In the latest incident, operations at Llandough Hospital in the Vale of Glamorgan have been cancelled because someone stole the cables connecting the emergency generators to the site. This is the latest in a spate of life threatening thefts which have seen railways brought to a halt, motorway warning signs disconnected and phones cut off.
Norman Baker, the local transport minister, said last month: "This problem transcends the railway. It has affected motorways, the coastguard and the telecoms industry. The level of theft tends to follow the price of copper and other metals on world markets."There is a general concern, which I am very happy to share, that the legislation in place isn't designed for the spate of thefts we are seeing."I'm sorry Mr Baker, but this isn't enough. The government should have brought forward legislation by now to deal with the matter. In the past, governments have rushed through (often ill considered) legislation such as the Dangerous Dogs Act in a matter of weeks They can find time to talk about banning or charging for plastic bags and discuss issues like gay "marriage" in churches, but seem incapable of tackling something that is costing a fortune and putting lives at risk.
As they, or the Civil Service, seem deviod of ideas, could I suggest a few pointers.
1. All scrap metal dealers to be licensed, the licence fee being sufficient to encourage the consolidation of the industry into a few largish companies.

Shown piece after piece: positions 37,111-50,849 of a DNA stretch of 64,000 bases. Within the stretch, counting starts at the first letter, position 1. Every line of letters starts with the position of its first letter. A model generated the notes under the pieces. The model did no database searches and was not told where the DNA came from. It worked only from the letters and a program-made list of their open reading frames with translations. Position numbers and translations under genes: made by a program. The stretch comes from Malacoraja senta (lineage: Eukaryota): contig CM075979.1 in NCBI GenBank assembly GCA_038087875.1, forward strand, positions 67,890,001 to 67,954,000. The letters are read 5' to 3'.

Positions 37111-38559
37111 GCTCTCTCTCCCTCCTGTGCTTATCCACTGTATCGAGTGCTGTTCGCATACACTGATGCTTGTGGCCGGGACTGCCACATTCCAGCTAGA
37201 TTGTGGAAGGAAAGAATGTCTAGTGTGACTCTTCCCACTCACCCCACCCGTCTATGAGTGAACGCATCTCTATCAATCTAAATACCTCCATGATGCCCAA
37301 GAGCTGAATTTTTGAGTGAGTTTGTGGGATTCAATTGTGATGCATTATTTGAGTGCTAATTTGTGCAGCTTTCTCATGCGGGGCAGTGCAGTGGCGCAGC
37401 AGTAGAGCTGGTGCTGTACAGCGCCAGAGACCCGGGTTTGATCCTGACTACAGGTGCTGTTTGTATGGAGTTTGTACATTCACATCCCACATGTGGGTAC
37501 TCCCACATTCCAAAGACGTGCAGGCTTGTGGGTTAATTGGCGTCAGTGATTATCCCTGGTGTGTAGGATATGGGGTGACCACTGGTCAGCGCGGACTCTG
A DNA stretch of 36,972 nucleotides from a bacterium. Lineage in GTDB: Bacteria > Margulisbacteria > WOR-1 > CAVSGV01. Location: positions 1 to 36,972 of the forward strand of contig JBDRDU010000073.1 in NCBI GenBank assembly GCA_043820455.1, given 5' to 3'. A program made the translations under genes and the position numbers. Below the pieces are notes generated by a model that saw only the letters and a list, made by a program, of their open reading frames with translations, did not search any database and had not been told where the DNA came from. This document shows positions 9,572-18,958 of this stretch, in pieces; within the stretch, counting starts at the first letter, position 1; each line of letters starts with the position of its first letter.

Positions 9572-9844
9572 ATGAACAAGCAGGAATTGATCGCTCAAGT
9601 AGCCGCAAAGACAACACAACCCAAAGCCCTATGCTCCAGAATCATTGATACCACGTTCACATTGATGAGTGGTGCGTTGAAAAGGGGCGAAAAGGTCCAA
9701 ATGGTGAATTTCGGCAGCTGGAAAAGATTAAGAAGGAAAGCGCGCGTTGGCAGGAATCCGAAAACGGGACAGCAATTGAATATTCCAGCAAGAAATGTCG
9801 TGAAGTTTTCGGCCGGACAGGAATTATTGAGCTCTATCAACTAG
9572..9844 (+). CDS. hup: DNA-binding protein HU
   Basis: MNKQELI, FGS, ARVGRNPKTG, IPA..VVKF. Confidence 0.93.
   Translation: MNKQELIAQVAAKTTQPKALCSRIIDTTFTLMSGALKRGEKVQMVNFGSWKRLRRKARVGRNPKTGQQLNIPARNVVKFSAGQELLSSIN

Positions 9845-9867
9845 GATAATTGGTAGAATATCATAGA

2. No cash transactions, all payments to be made to a bank account.
3. A record to be kept of all purchases in an approved register, the seller to provide identity similar to that required under the money laundering legislation.
4. Substantial penalties; loss of a dealer's license for failure to keep proper records or make sufficient enquiries about the source of scrap, and mandatory imprisonment for those selling stolen metals.
5, Amend the law in such a manner that anyone involved in metal theft is not brought before a court accused of simple metal theft, but is also accused of causing losses to the value of the repair cost, transport delays, etc.
This in some respect is the greater problem, a local church had lead stolen from its roof worth less than £50, but the repair cost ran out at something over £5000. Punishment needs to be in terms of the latter value, rather than the former.
We need action now, not once people have been killed as a result of, say, a major accident on our railways due to the theft of signal cable, or the loss of life at sea because the coast guard communications had been cut.